And so did Sue Brown. I loved this book and hope you will find its charms just as endearing.

Cover art by LC Chase is perfect for the men and the story within.  Great job.

Book Details:

ebook, 250 pages
Published June 29th 2012 by Dreamspinner Press
ISBN 1613727089 (ISBN13: 9781613727089)
edition languageEnglish
settingEngland (United Kingdom)
Isle of Wight, England (United Kingdom)

Review: Still by Mary Calmes


Rating 4.75 stars out of  5

Still coverSilvan Cruz and Walter Wainwright fell in love at first kiss and never thought they would part.  Now years later with two grown children, their marriage has stagnated into a series of fights, long hours apart and miscommunication.  So when Silvan suggests that they get a divorce rather than continue on as they were, Walter agreed immediately and before either man knew it, the divorce papers were filled out and they were living separately.

But while pride and circumstances are keeping them apart, the love and passion they feel for each other has never died.  Walter wants Silvan back but Silvan is sure that Walter has stopped loving him.  Is it too late for love to find a way home for  them both?

I always look forward to a new story from Mary Calmes because I know I will feel happy and satisfied by the time it  ends.  It is both a homecoming and a journey with friends, all rolled into one heartwarming tale of love.

In Still, you have a title that can be taken in several ways.  Still in that after 17 years together Silvan and Walter’s marriage has reached a point of stasis.  Their children have grown and moved out yet Walter still puts in long hours as an expensive and highly rated lawyer, leaving Silvan at a home emptied of sounds and action, alone without his lover.  With a marriage gone still and no growth or change in sight, Silvan pushes for change in a disastrous manner, he asks for a divorce.  But on the opposite side, Still also stands for the love and passion Silvan and Walter have  for the other, even after all these years together.

Mary Calmes takes this all too common place occurrence in long established unions and provides us with a sweet, romantic road home to love and a happily ever after she is known for.  When the story opens, it is March 2013, and the separation has already taken place.  Silvan is living in a loft apartment and working as a set designer for a theatre and we hear him musing on his current status, clearly unhappy but unable to see a way forward.   And we hear from various other points of view, from their children to their friends, that Walter’s feels much the same, still living in the house they both loved and unhappy as well.  Then Calmes takes us into the past to see how Silvan and Walter’s romance began and the author’s magical ability to make the reader feel the joy and deep attraction of new lovers for each other let’s us see just how perfect Silvan and Walter are fas a couple. And for each moment in their past happy lives, we flash forward to the present and a very different picture.  Mary Calmes makes Silvan’s yearnings and hurt realistic and touching  and all the while she is building up our frustration that these two men are remaining apart.  It’s a great juggling act and one she accomplishes easily.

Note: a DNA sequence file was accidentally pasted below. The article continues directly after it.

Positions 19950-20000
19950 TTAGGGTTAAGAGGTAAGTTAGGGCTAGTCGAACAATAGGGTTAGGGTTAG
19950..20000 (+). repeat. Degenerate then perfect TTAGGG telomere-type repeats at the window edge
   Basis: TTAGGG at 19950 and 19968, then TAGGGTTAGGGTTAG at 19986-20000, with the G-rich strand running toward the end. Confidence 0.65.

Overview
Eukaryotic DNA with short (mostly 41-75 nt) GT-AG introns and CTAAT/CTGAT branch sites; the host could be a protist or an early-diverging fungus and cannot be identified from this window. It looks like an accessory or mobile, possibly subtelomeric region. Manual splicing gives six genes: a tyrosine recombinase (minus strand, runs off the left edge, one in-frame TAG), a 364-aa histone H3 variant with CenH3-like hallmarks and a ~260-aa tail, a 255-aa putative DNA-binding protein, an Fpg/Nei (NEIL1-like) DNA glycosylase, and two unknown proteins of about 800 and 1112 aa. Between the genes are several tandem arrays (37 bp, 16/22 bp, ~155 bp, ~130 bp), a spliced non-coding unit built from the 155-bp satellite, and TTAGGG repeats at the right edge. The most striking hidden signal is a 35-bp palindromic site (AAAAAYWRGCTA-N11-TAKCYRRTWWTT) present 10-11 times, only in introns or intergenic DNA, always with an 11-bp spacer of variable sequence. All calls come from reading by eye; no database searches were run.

There is a slice of danger added to the mixture of romance and love recaptured, an element that Mary Calmes will often introduces into her stories.  It does elevate the readers fear that our couple will be denied their happily ever after, if not by themselves, then by an outside factor we didn’t see coming.  But because it is Mary Calmes that the reader can feel safe in their knowledge that the couple will passionately reunite and the sex will be very hot indeed.

I did wish that we had seen more of their married life together, from their picture as a family to the stress brought on by an empty nest and lack of communication.  Being told that it had degenerated into a series of arguments, fights, and  loneliness is not the same as a flashback to the actual time in their relationship.  If anything, I think that would have made it all the more poignant and their separation more grounded in realistic marital problems.

Still is a wonderful story and one you won’t want to miss.  It brings home all the deep joy, contentment and yes, sometimes, hurt and pain, that couples experience over a lifetime together and makes it real.  It is so very satisfying to know that Silvan and Walter will still be together, still be in love,  still very much a  happily married couple who spends the rest of their lives together.  And that will leave you still smiling long after the book is done.  Highly recommended by Scattered Thoughts.

Cover art by Reese Dante.  Lovely cover but I would have loved to have seen the young couple contrasted with their present day counterparts, otherwise it is just another lovely couple on a cover with no ties to the story inside.

Book Details:

ebook, 190 pages
Published May 15th 2013 by Dreamspinner Press
ISBN 162380695X (ISBN13: 9781623806958)
edition languageEnglish

Review: Closet Capers Anthology


Rating: 4.25 stars

Closet Capers coverCloset Capers contains a series of stories revolving around mysteries or capers if you will.  From a riverboat gambler trying to find out who is trying to ruin his good name to a thief who continues to steal cans of coke from a office refrigerator and everything in between, this anthology mixes the romance with a little detective work to uncover new and different paths to love.

Closet Capers stories are:

Kitsch Me by Mari Donne
Leveling Up by Jude Dunn
Philip Collyer vs. the Cola Thief by Amy Rae Durreson
A Kiss in the Dark by Eli Easton